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Simplify[1/(1/a + 1/b)]

{ (a b)/(a + b) }

That doesn't look right. The given function has an infinite term for a = 0 and one for b = 0, while the result has one for (a + b) = 0. So that's probably the reason why:

a b/(a + b) === 1/(1/a + 1/b)

{ False }

though only a minute ago it Simplified it that way! Also


{ x }

seems to disregard the 1/0 case. Can anybody get me out of my confusion?

share|improve this question
a b/(a + b) === 1/(1/a + 1/b) returns False because they are not structurally the same (which is what SameQ[] checks for). As for your actual question, Mathematica returns what is called a "generically correct" answer; see this for details. – J. M. Jul 12 '12 at 12:47
You seem to be confused about the math itself a bit. The general notion you are missing is that 1/inf=0 , so 1/(1/0)=1/inf=0. There is absolutely no problem in simplifying 1/(1/x)=x. The simplification in the first case are also equivalent when you plug in zeros, for a=0, the first is 1/(inf+1/b)=1/inf=0, and the second is 0*b/(0+b)=0. So you are simply reasoning wrongfully about these "boundary cases". – jVincent Jul 12 '12 at 13:19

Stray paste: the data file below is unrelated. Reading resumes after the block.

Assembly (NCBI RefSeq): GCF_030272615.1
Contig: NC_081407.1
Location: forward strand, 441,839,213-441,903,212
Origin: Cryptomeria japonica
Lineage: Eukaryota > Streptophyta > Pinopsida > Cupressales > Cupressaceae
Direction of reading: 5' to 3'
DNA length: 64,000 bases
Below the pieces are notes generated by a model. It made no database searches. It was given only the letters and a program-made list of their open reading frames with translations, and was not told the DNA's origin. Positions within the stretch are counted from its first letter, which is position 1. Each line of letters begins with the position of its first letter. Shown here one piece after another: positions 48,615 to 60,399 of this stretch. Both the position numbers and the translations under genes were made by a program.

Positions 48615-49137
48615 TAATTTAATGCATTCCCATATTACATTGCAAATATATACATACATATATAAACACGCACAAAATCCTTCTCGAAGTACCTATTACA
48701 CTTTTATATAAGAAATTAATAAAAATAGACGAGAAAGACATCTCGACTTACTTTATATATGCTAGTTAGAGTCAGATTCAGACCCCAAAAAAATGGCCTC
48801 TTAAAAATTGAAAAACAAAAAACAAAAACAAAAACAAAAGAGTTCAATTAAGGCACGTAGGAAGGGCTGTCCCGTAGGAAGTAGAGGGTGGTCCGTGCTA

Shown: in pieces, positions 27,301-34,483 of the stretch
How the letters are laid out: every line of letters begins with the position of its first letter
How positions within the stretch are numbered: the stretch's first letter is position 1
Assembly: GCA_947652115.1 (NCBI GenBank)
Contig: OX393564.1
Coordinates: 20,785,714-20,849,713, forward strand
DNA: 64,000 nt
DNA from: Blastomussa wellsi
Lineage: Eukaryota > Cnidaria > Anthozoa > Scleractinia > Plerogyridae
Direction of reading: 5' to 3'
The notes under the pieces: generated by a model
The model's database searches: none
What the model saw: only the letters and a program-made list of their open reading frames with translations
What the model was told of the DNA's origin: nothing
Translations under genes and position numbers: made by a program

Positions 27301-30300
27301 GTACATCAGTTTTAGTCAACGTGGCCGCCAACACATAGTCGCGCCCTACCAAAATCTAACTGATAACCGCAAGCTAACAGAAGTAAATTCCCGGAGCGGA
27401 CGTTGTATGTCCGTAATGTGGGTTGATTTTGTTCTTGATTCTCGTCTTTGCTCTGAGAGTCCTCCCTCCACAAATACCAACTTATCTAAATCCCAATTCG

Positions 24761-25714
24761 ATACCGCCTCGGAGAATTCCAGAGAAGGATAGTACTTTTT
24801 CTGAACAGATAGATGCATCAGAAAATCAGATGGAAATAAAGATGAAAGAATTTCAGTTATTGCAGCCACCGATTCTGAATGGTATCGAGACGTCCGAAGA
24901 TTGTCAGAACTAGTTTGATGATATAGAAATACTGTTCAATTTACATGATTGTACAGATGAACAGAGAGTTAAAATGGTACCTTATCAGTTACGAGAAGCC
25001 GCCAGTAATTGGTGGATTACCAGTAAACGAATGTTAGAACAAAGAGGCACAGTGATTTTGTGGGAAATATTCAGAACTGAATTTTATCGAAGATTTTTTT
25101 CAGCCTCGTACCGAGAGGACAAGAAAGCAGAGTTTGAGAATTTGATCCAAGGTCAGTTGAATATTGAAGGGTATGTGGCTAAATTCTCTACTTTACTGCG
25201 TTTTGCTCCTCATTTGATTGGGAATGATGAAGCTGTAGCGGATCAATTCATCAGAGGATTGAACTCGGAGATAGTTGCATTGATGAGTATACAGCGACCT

@jVincent - I know that, thanks. I was just wondering if MMA keeps track of every element in the equation to determine the domain of the function as a whole. – stevenvh Jul 12 '12 at 13:33
up vote 2 down vote accepted

Use FullSimplify when testing equality:

x = 1/(1/a + 1/b)
FullSimplify[% == x]

enter image description here

share|improve this answer
Simplify[% == x] also returns True – stevenvh Jul 12 '12 at 13:22
Last item of the Equal docs, Possible Issues, adds FullSimplify. It's not an exact match to your case. – Chris Degnen Jul 12 '12 at 13:23
It's circular in this case, but the conclusion is use Simplify when testing equality. – Chris Degnen Jul 12 '12 at 13:33

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